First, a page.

Low interest rates and rising costs leading many Albertans down ever-riskier path to borrow more

Six in 10 Albertans are likely to pile on more consumer debt before the end of the year, including one in five who will use buy now, pay later options.

View of Calgary skyline at sunset

CALGARY, AB –October 4, 2021 – The latest MNP Consumer Debt Index raises red flags about Albertans’ plans to borrow more — and in potentially riskier ways — to make ends meet or finance their purchasing habits heading into the holiday season.

Six in 10 (58%) are at least somewhat likely to borrow more before the end of this year, including nearly four in 10 (36%) who are inclined to use a credit card that already carries a balance. Buy now, pay later (BNPL) options which have boomed alongside the pandemic-induced spike in online shopping and financial instability will likely be the method of payment for one in five (19%) Albertans this fall. Fifteen percent are looking at purchase finance options, and the same number say they’re likely to apply for a new credit card (15%). Moreover, one in 10 (7%) are considering a payday loan.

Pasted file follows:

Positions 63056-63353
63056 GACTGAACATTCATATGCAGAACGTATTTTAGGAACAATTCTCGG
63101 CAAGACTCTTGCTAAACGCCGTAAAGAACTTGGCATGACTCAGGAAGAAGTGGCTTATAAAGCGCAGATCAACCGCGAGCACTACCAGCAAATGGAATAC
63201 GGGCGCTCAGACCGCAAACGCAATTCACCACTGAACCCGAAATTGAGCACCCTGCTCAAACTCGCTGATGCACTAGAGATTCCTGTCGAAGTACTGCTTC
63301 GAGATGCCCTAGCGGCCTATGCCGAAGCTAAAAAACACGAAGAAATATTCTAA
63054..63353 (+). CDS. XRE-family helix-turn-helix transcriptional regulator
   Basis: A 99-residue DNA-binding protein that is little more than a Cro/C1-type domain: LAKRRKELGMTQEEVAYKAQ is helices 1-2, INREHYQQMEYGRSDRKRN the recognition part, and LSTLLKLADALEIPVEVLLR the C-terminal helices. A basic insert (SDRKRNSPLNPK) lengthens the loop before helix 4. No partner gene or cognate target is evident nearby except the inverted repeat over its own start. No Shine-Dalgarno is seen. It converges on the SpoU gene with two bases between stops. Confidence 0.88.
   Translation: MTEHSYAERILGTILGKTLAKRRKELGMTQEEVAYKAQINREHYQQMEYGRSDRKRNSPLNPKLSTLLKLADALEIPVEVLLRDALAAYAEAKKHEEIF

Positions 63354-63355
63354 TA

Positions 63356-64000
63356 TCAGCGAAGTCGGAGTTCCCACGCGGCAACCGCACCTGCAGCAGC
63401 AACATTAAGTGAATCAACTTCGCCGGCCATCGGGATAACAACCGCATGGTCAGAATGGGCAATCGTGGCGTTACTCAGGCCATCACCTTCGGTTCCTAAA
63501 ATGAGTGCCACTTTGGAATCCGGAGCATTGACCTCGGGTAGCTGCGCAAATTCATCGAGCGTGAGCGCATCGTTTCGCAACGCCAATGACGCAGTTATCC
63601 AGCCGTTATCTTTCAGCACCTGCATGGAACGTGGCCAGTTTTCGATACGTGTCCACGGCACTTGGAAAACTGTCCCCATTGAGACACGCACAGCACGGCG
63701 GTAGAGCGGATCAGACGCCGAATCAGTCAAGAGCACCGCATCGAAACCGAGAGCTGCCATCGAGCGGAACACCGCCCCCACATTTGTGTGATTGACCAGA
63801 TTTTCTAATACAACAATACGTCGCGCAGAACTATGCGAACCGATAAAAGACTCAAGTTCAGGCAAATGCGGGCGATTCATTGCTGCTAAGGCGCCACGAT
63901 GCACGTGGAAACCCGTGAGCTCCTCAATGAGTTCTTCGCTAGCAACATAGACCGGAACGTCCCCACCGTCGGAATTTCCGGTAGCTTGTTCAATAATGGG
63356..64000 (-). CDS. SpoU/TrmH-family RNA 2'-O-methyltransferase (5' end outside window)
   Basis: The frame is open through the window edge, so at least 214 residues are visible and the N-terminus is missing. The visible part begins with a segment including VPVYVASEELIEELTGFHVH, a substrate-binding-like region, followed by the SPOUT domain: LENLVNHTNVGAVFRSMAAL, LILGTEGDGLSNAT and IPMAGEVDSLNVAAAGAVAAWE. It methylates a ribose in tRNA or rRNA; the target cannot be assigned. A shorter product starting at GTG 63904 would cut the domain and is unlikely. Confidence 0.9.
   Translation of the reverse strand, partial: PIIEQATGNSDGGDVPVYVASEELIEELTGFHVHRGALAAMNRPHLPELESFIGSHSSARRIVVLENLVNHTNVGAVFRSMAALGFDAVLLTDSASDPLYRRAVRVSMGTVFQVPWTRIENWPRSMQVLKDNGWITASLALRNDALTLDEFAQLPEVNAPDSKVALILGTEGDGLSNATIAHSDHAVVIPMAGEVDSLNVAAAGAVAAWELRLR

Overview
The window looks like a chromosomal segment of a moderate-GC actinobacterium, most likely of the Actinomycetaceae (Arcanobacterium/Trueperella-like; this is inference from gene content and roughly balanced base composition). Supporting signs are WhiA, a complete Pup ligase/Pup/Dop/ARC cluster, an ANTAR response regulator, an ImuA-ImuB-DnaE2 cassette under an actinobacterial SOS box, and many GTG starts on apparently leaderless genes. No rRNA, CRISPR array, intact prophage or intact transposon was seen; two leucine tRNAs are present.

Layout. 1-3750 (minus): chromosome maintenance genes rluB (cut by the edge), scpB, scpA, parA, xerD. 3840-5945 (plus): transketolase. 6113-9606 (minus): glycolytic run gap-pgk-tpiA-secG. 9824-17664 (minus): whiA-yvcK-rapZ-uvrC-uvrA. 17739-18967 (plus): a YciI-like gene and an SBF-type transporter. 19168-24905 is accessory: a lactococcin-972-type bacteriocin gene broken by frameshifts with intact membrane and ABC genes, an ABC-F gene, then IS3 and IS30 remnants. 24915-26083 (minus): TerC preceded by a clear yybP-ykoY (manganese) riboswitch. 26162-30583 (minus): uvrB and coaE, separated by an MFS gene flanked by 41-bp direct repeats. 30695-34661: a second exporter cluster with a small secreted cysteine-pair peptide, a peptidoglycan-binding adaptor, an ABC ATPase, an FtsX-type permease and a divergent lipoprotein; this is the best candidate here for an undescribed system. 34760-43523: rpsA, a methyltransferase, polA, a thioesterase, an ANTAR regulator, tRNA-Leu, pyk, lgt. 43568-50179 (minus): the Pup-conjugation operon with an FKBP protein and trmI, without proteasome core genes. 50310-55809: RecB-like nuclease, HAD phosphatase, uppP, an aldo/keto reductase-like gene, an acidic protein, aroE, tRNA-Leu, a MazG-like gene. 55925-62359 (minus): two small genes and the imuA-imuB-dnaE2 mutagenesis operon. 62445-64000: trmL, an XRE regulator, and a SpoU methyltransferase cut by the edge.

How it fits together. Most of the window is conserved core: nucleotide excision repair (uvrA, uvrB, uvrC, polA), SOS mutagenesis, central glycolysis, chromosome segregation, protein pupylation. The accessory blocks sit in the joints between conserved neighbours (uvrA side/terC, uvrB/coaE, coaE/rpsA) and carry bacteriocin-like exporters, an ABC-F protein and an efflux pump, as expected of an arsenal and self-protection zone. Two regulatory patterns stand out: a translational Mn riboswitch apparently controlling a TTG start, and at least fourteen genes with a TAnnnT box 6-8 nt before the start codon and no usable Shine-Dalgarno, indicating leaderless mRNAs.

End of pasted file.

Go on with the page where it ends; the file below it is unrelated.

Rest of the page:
“Buy now, pay later options, payday loans, and credit cards can seem like attractive options, especially for those who are struggling to make ends meet. The problem is payment terms, fees, and interest charges are largely underestimated or misunderstood — and can leave people worse off,” says Donna Carson, a Licensed Insolvency Trustee with Alberta-based MNP LTD. She cautions Albertans about the allure of borrowing more through quick credit and BNPL options increasingly touted by online retailers.

“Retail incentives that offer the instant gratification of buying goods now and paying later can be risky if you can’t afford to pay them back on time,” she warns. “Most credit offers are designed so the lender benefits the longer it takes to repay the debt. You end up paying a lot more once you factor in the high interest costs and various fees for processing and/or late payments.”